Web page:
But she acknowledges that people are human. And that, every once in a while, people mess up. Every time we say goodbye, she turns to me with a wink, “Be good. And if you can’t be good, be safe.”
Throughout my childhood and until today, Ouma has served as my partner in crime; my confidant. Once, when I was young, she caught me watching TV on Shabbat. “Please, PLEASE don’t tell mom!” She was my alibi, my late night conspirer, and my candy dealer. Even now, one drawer in her room is reserved for and forever supplied with dried mango, licorice, and chocolate.
All of which she can be found snacking on because, “I’m too old to worry about my figure. I must enjoy life now.”
If I were to commission a portrait of her, it would be set in the kitchen. She would be pictured in her nightgown and pearls and in the process of making a sandwich for my father’s lunch. She would be given a crown of perfectly coiffed hair and newly manicured nails. There would be a slight glimmer in her eyes and a slight sway in her stance. Because when there is music, she always dances. And wherever she is, there is always music.
There is Simon and Garfinkel and Frank Sinatra, and Barbra Streisand, and the Beatles.
And, when no music is being played, she can be heard singing to herself.
There are very few adults who can be depended upon to restore one’s faith in the world. Adults normally grow out of that stage. The hopeful one. The wide-eyed one.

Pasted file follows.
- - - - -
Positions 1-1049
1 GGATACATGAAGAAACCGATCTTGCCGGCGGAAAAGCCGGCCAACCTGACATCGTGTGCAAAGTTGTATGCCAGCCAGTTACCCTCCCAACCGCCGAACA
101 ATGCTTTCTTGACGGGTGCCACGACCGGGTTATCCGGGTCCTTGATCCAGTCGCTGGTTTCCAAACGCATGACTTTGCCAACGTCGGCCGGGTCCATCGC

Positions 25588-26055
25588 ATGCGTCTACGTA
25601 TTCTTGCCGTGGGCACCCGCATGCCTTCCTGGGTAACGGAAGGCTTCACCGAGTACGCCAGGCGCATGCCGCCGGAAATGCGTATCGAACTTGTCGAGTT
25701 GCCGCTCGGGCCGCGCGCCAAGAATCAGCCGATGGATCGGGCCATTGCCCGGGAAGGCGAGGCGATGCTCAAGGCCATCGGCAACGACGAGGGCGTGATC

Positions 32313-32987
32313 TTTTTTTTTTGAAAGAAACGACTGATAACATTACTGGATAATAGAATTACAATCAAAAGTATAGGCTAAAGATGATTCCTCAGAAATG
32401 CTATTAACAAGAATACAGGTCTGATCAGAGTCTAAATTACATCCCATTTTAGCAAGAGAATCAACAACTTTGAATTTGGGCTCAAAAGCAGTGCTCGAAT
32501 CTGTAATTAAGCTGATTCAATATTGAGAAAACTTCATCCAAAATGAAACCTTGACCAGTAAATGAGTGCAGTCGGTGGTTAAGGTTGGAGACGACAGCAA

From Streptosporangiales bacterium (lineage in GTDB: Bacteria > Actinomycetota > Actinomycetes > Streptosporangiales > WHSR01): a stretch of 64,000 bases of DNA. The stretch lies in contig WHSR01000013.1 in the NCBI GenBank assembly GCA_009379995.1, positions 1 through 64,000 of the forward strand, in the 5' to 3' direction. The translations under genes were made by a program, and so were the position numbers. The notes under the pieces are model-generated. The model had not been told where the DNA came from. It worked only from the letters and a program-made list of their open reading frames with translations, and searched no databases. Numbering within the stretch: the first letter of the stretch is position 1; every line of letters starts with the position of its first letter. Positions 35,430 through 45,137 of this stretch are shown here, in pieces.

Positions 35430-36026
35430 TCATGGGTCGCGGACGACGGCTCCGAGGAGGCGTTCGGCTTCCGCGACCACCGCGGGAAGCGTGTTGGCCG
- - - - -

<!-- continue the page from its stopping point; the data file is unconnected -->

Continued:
But my grandmother is one of those adults.
When I want to be reminded that life is beautiful, Ouma and I go for a walk. Or a drive. Or to the mall. Our time together is spent observing the way the flowers are blooming and singing to songs we don’t know the words to and painting our nails different colors and trying on ostentatious pink glittery uggs (which are vetoed because we attract enough attention as it is).
And she actively tries to teach me about life. Her favorite lines are about the secret to joy. “Just keep smiling and be happy. No one likes to be with someone who is glum. So, even if you feel sad, pick yourself up, put a smile on your face, sing a song, and dance a little bit. It’s better to have wrinkles from smiling than from frowning.”
And she touches the lines upon her skin and sighs.